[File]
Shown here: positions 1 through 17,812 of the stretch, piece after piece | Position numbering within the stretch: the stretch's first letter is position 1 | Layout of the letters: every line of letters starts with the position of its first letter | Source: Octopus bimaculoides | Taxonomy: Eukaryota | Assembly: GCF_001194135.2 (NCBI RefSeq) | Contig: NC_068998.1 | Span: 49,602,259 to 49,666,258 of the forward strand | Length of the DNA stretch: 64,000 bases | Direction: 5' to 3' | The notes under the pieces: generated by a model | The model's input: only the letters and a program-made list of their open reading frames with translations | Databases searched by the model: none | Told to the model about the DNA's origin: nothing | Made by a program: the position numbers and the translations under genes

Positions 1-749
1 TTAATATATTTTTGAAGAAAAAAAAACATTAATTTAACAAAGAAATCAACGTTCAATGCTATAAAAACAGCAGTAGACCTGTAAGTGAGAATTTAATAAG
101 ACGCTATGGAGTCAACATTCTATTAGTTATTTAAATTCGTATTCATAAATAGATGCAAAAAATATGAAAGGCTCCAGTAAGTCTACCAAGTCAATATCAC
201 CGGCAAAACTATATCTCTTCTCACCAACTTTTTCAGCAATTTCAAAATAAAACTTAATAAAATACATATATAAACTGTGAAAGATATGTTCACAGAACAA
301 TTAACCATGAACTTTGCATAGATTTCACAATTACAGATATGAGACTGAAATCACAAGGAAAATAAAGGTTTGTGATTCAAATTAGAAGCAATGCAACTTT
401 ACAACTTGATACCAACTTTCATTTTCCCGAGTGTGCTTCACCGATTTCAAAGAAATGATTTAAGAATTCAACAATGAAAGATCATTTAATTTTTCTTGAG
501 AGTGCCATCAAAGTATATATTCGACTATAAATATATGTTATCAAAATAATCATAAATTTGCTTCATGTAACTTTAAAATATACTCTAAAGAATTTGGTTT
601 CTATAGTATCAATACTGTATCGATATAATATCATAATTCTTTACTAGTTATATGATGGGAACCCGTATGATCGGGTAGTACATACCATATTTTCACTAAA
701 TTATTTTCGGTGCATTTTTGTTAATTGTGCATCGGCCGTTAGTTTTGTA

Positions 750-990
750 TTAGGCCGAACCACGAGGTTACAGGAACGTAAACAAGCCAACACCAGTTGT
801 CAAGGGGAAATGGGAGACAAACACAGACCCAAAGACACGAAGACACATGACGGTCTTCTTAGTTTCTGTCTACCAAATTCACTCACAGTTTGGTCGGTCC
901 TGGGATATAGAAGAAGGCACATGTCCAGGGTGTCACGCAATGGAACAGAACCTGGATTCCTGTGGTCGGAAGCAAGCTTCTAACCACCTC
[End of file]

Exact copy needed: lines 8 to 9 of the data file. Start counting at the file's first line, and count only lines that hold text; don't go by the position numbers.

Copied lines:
501 AGTGCCATCAAAGTATATATTCGACTATAAATATATGTTATCAAAATAATCATAAATTTGCTTCATGTAACTTTAAAATATACTCTAAAGAATTTGGTTT
601 CTATAGTATCAATACTGTATCGATATAATATCATAATTCTTTACTAGTTATATGATGGGAACCCGTATGATCGGGTAGTACATACCATATTTTCACTAAA